UFC vet and BKFC heavyweight Ben Rothwell would like a seat at the table if fighters ever organize. But he believes the best person to lead any sort of collective bargaining effort is clear: Francis Ngannou.
“Francis, he was up there against the giant … and he stood looking right in their face and I was like, ‘No, I’m not your prisoner,’ and he risked,” Rothwell, who on Saturday faces Todd Duffee at BKFC 56, told MMA Fighting. “He had a lot of people telling him you’re risking losing everything, and he said, ‘No, I’m betting on myself.’
“It takes a man like that to do what we’re gonna need to get everybody together, and he’s proving it now. He’s proving that he is that.”
When Ngannou became a free agent, turning down a new contract offer from the UFC, Rothwell was one of many who jumped at the opportunity to fight “The Predator.” That ship likely sailed when Ngannou signed with the PFL and booked a boxing match with Tyson Fury.
Now, Rothwell looks at Ngannou as someone who offers something others can’t when it comes up to standing up for fighters’ rights: credibility.
“We only know what I’ll say – it doesn’t mean s***,” he said. “Francis did it. Francis had it. He was there. He was a UFC champ, had pay per view buys, he got to threatened and god knows what else, and he still walked away, bet on himself and f****** hit a grand slam. That’s the guy we need.”
Ngannou once asked the UFC for a fighter’s rep at the negotiating table. The promotion refused that request and several others, including health insurance, and banned him when he declined an offer it said was its richest yet.
Rothwell has his own ideas on how to make things better for fighters. He’s short on specifics, wanting to wait until he’s no longer an active fighter. But he believes he knows what doesn’t work in fight promotion, and that’s burning cash.
Rothwell was a breakout star in the IFL, which bucked industry conventions by offering fighters a monthly cash stipend for living expenses only to run out of revenue and close up shop in under three years.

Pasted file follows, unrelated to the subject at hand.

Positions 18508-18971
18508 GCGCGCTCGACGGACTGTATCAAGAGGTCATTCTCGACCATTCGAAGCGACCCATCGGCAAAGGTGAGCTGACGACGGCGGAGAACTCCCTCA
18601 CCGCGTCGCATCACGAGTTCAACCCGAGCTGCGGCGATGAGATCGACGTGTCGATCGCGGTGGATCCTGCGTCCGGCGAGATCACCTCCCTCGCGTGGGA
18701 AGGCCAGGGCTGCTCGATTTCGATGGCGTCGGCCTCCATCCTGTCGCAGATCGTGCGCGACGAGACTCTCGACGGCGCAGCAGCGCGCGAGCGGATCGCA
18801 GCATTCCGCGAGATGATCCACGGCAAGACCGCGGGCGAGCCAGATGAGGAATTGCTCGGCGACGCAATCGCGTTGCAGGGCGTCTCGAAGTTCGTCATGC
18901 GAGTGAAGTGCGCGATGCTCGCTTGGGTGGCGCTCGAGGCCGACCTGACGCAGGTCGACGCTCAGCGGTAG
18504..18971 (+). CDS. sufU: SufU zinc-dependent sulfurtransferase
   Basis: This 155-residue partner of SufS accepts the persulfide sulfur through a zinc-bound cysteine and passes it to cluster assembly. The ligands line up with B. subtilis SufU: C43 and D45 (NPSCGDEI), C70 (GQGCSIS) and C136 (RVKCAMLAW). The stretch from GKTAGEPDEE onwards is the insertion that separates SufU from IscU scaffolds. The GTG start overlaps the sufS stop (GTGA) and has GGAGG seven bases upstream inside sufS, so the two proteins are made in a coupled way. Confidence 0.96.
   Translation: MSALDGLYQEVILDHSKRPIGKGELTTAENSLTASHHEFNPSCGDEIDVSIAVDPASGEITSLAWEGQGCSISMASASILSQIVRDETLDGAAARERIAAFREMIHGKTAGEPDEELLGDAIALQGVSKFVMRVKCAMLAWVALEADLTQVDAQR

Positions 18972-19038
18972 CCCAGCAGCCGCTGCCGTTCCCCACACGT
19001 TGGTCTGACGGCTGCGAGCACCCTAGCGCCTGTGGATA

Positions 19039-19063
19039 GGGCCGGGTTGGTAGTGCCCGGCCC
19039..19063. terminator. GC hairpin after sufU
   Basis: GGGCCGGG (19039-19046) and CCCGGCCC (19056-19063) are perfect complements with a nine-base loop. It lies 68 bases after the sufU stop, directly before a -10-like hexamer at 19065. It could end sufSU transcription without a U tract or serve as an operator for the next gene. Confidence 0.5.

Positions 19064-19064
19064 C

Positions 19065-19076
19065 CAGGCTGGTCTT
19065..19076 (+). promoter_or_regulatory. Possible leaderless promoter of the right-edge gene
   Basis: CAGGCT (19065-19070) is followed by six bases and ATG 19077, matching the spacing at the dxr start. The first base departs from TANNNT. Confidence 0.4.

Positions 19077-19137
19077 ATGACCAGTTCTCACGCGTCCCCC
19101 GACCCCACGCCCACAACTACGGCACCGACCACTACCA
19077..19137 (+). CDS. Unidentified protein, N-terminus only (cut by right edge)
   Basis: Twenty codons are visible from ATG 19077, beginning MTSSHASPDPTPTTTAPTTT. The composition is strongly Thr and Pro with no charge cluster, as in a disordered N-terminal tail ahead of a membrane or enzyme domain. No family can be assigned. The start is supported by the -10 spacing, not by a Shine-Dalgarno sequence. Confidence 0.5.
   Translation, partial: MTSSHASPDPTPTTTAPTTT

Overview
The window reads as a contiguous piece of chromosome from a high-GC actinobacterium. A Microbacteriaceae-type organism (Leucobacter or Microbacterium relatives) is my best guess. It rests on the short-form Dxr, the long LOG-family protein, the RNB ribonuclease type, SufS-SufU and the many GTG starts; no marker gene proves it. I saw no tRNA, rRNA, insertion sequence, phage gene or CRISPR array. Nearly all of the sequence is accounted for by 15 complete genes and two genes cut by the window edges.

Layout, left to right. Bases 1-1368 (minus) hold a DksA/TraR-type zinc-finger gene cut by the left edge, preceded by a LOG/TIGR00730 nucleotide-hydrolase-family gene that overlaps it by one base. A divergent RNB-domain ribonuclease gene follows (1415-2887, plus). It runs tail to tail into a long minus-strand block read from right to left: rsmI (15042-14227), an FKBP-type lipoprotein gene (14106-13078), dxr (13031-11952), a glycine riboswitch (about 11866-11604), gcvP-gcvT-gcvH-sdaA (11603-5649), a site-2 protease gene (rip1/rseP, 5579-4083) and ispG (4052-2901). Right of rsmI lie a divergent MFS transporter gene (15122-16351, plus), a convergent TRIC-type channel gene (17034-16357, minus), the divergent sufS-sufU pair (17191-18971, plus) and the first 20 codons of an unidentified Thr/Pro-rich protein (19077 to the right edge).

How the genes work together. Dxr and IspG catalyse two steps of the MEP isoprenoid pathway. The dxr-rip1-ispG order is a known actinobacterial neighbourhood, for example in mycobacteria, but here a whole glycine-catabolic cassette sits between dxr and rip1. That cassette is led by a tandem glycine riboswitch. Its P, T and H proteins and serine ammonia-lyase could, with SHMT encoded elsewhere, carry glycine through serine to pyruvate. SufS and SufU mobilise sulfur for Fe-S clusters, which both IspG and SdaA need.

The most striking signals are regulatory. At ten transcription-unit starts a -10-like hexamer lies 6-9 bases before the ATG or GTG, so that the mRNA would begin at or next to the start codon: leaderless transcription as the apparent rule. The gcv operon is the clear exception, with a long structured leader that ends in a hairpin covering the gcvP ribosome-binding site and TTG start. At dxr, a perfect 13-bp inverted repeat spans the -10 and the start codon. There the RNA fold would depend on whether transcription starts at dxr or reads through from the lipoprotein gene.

“You got these young fighters that are putting on these great shows, basically providing all the content you need,” he said. “But then you decide that you need Marco Ruas and Maurice Smith to fight in Chicago at $500,000 a piece – $1 million dollars – and that million dollars would have paid all the teams for the whole year, and then some, with our stipend. But on one fight, you needed to throw away $1 million dollars, and with people in the audience leaving during that fight. Does that sound like a good use of resources? Absolutely not.”
“And when I confronted the owners as a young 27-year-old – common sense here, I’m not a genius, but common sense is telling me there’s some things wrong here … and I got a finger put in my face, and I got told that those men deserved it,” he later added. “And I simply put my shoulders up and I said, ‘They deserve it, but you’re destroying your company.’”
When Rothwell looks at the PFL, he doesn’t take note of the promotion’s repeated fundraising efforts and costly acquisitions like Ngannou. Instead, he points to the promotion’s “necessary” place in the MMA industry.
“Matt Brown made a comment that they’re stupid, and the UFC is like Kleenex – name recognition – and that PFL isn’t even in the equation, and they’re not even part of it,” Rothwell said. “And I just said he sounds like a chained dog.
“Respect, he’s a veteran, respect him as a fighter, but to make that comment is kind of silly to me, and I don’t care who you are under contract with. The reason being is if there is only the UFC, that is the absolute worst thing for fighters, because UFC does not act like the NFL or NBA or anything like that. There isn’t equal sharing of profits. There’s none of that.
“I don’t care who you’re under contract with … The more combat sports, the better, the more opportunities for fighters is better. It’s better. Then we can have something to negotiate against each other. All of this only helps fighters. If there is only one name in MMA, then that’s good for that company and not the fighters.”
Upon signing with the PFL, Ngannou also took a role on the promotion’s “advisory board” to act in the role he proposed to the UFC. Another high-profile PFL signing, Jake Paul, also took a stake in the company in addition to a fight deal; the influencer turned boxer said he’s working on a project to organize fighters.
Whomever takes the lead, Rothwell said time is of the essence.
“As long as there’s no Ali Act and there’s no fighter union of any sort, then we need as much competition as possible. The fighters are gonna continue to get bent over, and that $12 billion [UFC valuation] will soon be $15 billion, $20 billion. The profits are just sickening, how much the brass behind the curtains are off the fighters’ backs.”